Kelly was always the perfect one. She appeared to have all the attributes of a saint: a great Christian life, grades any parent would be proud of, she knew just what to say to adults, and worst of all she never made a mistake. What parent would not love a daughter like that, and I always felt that mine loved her more then me. I don’t know, still to this day, whether my hatred for her blossomed from jealousy or frustration. Whatever the case, our fighting had reached a new plateau. Both teenagers, our sibling rivalry had mutated from fighting over toys to things like clothes, the phone, and trying to get the other in trouble.
A common day in the Frasz house would include petty arguments over borrowing clothes, touching the other’s things, or just being annoying. But, on occasion, all hell would break loose and those were the times that we were left alone. These moments were dangerous and I don’t know how my sister and I both survived them. I, myself, was often tempted with reenacting Cain and Abel on my sister. The winner was often the one more enraged or with the better weapon, as it has been in battle for centuries.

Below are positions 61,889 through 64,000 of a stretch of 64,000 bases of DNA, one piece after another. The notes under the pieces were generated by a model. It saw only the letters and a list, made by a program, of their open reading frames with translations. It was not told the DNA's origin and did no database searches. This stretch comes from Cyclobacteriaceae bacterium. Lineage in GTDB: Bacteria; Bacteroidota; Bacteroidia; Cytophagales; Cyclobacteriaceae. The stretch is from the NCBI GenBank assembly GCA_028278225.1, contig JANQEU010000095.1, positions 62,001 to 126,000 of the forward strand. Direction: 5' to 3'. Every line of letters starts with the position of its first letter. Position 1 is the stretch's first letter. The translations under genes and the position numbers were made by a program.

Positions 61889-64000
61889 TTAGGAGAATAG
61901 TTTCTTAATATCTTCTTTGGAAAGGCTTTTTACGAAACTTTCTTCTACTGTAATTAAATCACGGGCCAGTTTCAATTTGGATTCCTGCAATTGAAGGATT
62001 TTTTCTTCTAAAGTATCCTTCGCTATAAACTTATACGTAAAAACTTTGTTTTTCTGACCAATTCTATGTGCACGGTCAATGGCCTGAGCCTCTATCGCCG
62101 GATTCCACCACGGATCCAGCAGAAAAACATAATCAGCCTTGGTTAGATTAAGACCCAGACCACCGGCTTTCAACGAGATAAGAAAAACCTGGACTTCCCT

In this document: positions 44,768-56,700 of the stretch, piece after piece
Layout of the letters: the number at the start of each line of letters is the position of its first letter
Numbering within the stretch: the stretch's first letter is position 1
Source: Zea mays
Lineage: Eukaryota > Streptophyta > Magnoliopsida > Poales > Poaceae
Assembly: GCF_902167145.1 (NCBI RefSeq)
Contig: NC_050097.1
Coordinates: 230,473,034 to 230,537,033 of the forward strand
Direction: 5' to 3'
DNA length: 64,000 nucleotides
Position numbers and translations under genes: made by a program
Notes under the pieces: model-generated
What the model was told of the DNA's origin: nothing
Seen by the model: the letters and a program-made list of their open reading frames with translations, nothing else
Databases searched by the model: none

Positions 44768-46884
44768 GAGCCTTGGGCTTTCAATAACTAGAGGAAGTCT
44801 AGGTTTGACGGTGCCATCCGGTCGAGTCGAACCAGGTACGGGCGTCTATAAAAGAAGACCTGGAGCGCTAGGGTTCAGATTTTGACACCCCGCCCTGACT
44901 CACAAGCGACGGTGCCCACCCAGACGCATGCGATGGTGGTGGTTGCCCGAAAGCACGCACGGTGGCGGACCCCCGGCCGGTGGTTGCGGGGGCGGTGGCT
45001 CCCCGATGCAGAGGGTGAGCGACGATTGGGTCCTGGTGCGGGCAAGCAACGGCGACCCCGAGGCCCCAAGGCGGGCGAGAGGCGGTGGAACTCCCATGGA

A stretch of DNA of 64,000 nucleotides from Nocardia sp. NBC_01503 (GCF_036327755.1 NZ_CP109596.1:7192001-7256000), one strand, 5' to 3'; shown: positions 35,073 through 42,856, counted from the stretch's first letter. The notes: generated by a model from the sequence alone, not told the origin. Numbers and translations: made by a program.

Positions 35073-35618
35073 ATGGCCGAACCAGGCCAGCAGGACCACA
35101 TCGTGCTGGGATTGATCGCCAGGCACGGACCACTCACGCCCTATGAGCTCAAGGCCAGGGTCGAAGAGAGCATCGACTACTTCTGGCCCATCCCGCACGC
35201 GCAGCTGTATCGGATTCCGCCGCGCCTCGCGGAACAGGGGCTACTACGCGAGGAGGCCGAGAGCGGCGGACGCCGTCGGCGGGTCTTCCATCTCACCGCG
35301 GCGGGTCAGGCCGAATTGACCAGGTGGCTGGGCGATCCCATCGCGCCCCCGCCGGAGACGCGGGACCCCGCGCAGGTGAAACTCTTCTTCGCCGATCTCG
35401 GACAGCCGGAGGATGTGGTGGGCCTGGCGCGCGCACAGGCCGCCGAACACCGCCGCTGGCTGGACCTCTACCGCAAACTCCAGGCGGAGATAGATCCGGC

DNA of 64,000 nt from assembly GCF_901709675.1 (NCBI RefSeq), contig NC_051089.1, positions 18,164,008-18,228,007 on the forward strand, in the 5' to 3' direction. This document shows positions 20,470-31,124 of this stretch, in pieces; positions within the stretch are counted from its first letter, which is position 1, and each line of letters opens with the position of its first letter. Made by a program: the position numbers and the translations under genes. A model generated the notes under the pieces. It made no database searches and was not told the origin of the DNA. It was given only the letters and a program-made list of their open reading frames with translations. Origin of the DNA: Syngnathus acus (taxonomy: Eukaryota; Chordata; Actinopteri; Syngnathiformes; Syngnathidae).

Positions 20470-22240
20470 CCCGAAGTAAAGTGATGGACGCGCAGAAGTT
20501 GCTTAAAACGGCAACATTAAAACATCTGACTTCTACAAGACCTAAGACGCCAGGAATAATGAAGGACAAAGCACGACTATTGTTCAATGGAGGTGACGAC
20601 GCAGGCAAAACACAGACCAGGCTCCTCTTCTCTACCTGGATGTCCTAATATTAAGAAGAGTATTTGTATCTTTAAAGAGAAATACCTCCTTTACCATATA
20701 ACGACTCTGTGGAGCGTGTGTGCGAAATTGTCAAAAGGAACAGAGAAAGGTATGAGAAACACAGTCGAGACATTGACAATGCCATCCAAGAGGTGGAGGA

This was the “perfect child”? Everyone thought so highly of Kelly; I knew better. I knew how she rea
She wore preppy clothes, never up to date with the latest fashions. She also learned things about me and better understood how I worked. The things that were diverse we saw as wrong or bad and just another thing to tease each other about. The same girl that received an A on her history test, was the same one who chased me around the house with a broom. She was becoming that perfect girl I used to hate, but I was beginning to love that about her. With that our relationship grew, we had found a common bond. She trusted me with the secret and asked for advice on how to break the news to my parents. Deep down inside, I think that I have Kelly on a pedestal, as the Perfect Child. I am sure she remembers the night as being stressful and over-whelmed with emotions, but I look back at it as one of our most special times together. I even found myself at times forgetting her flaws and thinking highly of her, which made me hate her even more. I let everything about her bother me, her attitude, her demeanor, even her looks. I never used to think so, but that was my bitter attitude at its finest. I had the opportunity to be there for my sister two years ago.